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Flammability rules face new questions

To prevent fatal fires, regulators have required manufacturers for decades to make chairs, couches, and other furniture that will not easily burst into flames, leading many companies to use flame retardants in their products.

But now, with fatal fires rare, many environmental and public health advocates are seeking less stringent flammability rules to eliminate the use of toxic chemicals to resist or slow the spread of fire. Fire-related deaths in the United States plunged more than 60 percent over the past 35 years, according to the US Fire Administration.

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In Massachusetts, the Board of Fire Prevention and Department of Fire Services are revising its fire code to ease flammability standards for upholstered furniture because of the hazards of flame-retardant chemicals, some of which have been linked to cancer, neurological disorders, and reduced fertility.

Environmental and public health advocates say easing flammability standards would eliminate the use of flame retardants. Instead of requiring furniture to resist fire when ignited with a lighter or candle, they say, fire codes should adopt a less-rigorous smolder test, which simulates a smoldering cigarette dropped on an upholstered seat to test how quickly the furniture catches on fire.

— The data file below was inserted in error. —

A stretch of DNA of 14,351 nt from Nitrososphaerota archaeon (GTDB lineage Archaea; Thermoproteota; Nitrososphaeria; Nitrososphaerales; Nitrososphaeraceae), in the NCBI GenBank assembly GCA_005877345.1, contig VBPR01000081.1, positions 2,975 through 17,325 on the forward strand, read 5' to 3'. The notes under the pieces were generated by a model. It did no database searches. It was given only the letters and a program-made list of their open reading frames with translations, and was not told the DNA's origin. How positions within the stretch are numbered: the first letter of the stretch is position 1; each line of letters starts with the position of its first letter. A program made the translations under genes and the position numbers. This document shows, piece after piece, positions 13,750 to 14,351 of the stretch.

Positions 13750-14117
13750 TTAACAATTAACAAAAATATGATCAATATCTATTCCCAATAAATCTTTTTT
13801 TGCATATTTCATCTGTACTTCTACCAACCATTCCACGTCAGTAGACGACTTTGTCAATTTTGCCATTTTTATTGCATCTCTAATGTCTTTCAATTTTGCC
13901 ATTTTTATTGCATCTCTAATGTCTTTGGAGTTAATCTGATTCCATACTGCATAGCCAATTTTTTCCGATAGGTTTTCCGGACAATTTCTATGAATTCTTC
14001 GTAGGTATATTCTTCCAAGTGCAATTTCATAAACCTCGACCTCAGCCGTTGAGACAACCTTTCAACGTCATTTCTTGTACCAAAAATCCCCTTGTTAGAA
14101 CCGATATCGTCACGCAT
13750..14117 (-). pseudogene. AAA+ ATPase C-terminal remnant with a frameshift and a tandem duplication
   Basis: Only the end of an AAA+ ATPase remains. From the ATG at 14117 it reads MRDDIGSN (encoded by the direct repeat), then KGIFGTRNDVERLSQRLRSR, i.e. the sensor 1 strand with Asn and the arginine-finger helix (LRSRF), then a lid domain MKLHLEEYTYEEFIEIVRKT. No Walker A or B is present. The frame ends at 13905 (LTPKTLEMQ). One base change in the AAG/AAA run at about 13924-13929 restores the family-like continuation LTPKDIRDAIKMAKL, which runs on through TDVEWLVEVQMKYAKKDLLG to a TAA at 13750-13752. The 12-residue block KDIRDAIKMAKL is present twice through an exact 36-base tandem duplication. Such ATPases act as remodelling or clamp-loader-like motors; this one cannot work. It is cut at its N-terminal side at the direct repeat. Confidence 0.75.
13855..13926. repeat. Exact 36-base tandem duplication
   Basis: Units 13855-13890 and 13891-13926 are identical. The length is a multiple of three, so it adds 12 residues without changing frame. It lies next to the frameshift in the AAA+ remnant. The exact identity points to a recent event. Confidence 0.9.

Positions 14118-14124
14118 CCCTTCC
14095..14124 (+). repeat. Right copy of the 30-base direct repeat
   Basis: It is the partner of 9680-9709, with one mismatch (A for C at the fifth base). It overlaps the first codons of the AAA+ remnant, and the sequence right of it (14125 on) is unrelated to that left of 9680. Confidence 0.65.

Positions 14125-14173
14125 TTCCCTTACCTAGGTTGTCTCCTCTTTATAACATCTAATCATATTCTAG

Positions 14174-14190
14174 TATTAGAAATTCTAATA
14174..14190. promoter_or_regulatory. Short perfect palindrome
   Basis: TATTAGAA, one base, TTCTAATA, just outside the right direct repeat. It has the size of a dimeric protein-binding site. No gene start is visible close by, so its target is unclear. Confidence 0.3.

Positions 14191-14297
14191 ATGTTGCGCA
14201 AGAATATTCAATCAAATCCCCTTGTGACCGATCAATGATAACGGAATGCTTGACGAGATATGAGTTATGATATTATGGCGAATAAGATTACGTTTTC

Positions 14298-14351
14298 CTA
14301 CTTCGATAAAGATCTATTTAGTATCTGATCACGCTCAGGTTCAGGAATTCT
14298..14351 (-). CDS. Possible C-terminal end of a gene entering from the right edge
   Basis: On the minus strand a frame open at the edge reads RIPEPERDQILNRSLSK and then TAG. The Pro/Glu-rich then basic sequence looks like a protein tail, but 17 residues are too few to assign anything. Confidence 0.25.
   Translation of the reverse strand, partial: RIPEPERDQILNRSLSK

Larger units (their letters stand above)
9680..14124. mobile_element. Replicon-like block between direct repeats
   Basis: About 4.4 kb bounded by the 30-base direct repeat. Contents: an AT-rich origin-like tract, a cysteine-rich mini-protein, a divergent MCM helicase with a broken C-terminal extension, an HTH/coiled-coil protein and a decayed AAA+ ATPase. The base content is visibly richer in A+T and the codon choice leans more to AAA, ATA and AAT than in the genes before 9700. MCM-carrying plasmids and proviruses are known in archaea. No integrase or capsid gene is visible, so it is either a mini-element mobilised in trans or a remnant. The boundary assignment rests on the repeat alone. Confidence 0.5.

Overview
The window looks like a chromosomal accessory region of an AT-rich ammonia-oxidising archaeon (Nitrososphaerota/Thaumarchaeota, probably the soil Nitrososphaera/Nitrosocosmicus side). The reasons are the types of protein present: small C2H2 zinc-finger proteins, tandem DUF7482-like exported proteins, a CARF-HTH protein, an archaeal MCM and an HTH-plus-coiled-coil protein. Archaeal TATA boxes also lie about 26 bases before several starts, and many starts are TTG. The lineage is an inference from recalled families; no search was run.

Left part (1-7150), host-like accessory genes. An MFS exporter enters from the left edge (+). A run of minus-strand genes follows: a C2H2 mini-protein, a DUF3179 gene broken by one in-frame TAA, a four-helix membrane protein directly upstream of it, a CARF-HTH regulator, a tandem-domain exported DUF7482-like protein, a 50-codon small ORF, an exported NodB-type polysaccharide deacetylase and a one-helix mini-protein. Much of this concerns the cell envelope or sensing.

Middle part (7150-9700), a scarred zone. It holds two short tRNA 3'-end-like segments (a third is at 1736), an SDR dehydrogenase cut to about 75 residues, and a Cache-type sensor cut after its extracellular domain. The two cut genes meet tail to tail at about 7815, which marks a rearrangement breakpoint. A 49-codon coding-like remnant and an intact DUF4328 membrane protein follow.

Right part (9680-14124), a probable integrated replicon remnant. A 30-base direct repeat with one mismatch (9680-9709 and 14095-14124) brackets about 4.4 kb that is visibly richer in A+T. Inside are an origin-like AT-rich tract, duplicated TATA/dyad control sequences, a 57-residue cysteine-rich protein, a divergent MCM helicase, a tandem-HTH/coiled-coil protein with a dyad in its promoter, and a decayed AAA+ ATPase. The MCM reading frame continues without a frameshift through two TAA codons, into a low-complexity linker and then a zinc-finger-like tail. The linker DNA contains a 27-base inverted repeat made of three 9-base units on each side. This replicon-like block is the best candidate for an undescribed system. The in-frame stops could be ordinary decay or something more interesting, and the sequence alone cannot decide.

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California this year adopted the smolder standard for upholstered, residential furniture, but left the open-flame standard in place for furniture in public spaces. In Massachusetts, the fire prevention board has proposed changing the standard to the smolder test for furniture in public spaces with sprinklers.

“Fire officials want furniture to meet fire safety standards in public buildings without trading one havoc for another,” said Jennifer Mieth, a spokeswoman for the state Department of Fire Services.

In Boston, however, fire officials are hesitant to toss the tougher, open-flame standard. (The city will exempt some businesses, offices, and merchants from seating flammability requirements starting April 1.)

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“I am 100 percent for removing any kind of exposure to any kind of chemicals,” said Boston Fire Marshal Bart. J. Shea. “But I want people to think before they do anything, because these [regulations] were put in place for a particular reason.”

Shea said a better solution would be pressing furniture manufacturers to develop nontoxic solutions. “They know they have a battle if they go after industry,” he said, “so they go after regulations.”

Furniture makers say they can’t meet the open-flame standard without using chemicals.

“To meet [the open-flame standard] without using fire retardants severely limits the options of materials and design,” said David Panning, director of technical services for the Business and Institutional Furniture Manufacturers Association, a trade group in Grand Rapids, Mich. “Ultimately that affects the options and the price points for consumers.”